Imagine that your life is held by threads that hold you. A thread can mean your health, your education, your family, your job… And suddenly, a thread breaks but nothing happens because the other ones hold you. Time passes by and the situation doesn’t get better; and other thread breaks and the web is more fragile every time. And one day, you don’t know how nor why, you end up living on the street.
There can be a lot of reasons: an economic crisis, weak or strict social services, the discrimination that can be suffered due to the origin of the person, a family breakdown, the death of a loved one, a frail health…
In Catalonia, we don’t precisely know how many people have broken threads and live on the street. The last public figures are from 2016, when the Catalan Agency of Housing put on the table, the existence of almost 48,500 cases of bad housing in all the Catalan territory. And, from all these cases, 5,433 made reference to people who live on the street or in low requirement resources. The information, however, was focused exclusively in cases assisted by public services and, just like figures of 2014 say, it has remained as outdated.
Not knowing precisely how many people sleep on the street stops from creating effective alternatives and has another consequence: when you live on the street, you are invisible.
If you don’t have identification, you can’t go the urgency room, lose your privacy, live in permanent tension because you can suffer acts of violence, you have cold and in summer you can suffer heat strokes… you don’t have enough incomes either and even less, a home. Your threads have fallen and, with them, your rights: to housing, to feeling protected, to be registered, to have the support of the social services… to live. Because, on average, a homeless person lives 20 years less than the rest of the citizens.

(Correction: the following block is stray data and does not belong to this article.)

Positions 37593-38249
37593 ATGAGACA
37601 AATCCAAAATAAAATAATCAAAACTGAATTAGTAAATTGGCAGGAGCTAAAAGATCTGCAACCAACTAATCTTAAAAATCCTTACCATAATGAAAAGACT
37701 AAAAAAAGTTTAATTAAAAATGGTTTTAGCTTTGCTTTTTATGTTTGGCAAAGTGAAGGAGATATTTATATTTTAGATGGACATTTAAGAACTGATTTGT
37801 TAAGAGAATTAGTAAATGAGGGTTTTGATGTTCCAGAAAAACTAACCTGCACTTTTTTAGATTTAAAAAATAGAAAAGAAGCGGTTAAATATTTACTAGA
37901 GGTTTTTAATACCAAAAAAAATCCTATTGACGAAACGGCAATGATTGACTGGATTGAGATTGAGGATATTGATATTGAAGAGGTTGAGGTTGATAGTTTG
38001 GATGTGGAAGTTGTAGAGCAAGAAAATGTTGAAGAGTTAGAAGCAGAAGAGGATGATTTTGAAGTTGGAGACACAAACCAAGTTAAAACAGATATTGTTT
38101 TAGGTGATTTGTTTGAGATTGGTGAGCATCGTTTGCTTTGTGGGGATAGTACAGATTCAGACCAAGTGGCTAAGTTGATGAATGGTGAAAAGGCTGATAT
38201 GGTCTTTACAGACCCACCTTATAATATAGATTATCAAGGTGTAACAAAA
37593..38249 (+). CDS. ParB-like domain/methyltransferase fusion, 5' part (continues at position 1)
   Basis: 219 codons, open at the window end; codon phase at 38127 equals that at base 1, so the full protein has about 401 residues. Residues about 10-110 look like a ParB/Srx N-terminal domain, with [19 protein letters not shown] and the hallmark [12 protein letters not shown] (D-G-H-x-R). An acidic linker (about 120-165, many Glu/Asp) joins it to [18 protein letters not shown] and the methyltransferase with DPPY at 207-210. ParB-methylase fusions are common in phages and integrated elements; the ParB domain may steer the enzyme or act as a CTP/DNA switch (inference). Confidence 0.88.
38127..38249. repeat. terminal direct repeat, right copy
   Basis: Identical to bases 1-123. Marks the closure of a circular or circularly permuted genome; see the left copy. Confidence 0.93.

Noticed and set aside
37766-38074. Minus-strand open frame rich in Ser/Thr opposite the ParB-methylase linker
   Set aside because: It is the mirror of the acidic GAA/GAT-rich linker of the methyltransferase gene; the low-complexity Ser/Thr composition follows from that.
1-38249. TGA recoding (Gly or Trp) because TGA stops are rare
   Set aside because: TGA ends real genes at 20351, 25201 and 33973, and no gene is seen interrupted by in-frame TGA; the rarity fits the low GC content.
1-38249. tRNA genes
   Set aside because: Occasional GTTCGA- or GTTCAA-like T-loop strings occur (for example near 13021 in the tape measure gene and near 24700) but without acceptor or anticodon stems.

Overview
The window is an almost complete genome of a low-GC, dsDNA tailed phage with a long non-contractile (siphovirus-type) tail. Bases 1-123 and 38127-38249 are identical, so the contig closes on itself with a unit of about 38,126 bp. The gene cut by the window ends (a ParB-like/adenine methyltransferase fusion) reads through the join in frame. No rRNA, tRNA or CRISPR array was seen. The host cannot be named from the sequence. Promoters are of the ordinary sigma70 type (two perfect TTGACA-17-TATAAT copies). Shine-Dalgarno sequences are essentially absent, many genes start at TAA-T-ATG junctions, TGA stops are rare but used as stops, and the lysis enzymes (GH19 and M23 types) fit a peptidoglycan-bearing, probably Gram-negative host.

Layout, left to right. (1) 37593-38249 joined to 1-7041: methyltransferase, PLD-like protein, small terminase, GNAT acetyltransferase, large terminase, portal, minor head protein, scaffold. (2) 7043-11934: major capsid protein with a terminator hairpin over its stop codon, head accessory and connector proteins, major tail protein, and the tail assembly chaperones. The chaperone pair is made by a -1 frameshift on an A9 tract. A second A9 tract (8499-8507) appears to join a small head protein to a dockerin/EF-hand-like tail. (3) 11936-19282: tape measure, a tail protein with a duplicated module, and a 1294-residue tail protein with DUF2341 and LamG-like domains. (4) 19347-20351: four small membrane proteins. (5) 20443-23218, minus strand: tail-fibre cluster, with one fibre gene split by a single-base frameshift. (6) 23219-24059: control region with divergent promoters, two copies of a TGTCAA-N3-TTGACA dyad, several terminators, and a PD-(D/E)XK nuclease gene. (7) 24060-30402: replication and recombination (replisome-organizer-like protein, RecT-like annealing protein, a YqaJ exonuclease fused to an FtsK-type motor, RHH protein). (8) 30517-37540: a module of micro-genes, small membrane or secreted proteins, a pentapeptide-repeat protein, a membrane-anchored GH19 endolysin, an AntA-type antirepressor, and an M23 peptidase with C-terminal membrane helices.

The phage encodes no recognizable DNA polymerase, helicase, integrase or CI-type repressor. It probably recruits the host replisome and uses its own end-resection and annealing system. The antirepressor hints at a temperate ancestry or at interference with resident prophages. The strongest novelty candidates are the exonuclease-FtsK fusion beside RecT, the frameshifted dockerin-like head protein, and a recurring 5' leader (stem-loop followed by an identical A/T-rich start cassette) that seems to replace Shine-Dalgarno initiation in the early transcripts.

At Arrels, we accompany homeless people for 31 years. Our action with people is focused in Barcelona and all this time, we have assisted more than 11,500 people. One of our responsibilities is to enforce the rights of people who have lived on the street or that still live on it, working with other organizations and having a direct contact with administrations. But, mainly, looking for citizens as allies against homelessness.
Most of the people that have seen someone living on the street come to us every day and worried they ask us what they can do. People we know explain that when they lived on the street, thanked anyone that approached them to talk or said good morning because is a way to make them visible.
We can also call social services and organizations that accompany homeless people; at Arrels, for example, we have created the app Arrels Localitzador (Arrels’ tracker) so citizens can inform us. Another option is to be aware of the threads of people we love around us.
Get someone to stop living on the street doesn’t happen from day to night. It is not a police issue either and requires social and preventive policies, actions in favour of a worthy and affordable housing, etc.
The key point is to change your mind and stop with myths and prejudices that still exist. Are you sure homeless people don’t want anything? If someone sleeping on the street doesn’t want to go to a foster home or to a dining area doesn’t mean he doesn’t need anything. Rebuilding trust requires a lot of effort and often, we see that the help we offer doesn’t have anything to do with what the person really needs and it doesn’t guarantees him to stop living on the street either.
Are you sure they are anti-social and alcoholic people? When you have a home you have protection but living on the street means being exposed to physical and verbal violence and to conflict situations. In the case of the alcohol, we should talk about illnesses and think that they are not the last reason to end up living on the street. In fact, there are people that start drinking to stop feeling cold or to not think they can be assaulted.
This change of mind should take us to try to give an answer from every municipality, so we can count with enough and flexible resources so people don’t have to go to a bigger city.
Imagine that in our streets nobody is forced to live on the street. And now, stop imagining and let’s make it into a reality.
This article is included in theAgenda Llatinoamericana 2019 that, in this new edition, goes beyond bigger causes to focus in little things.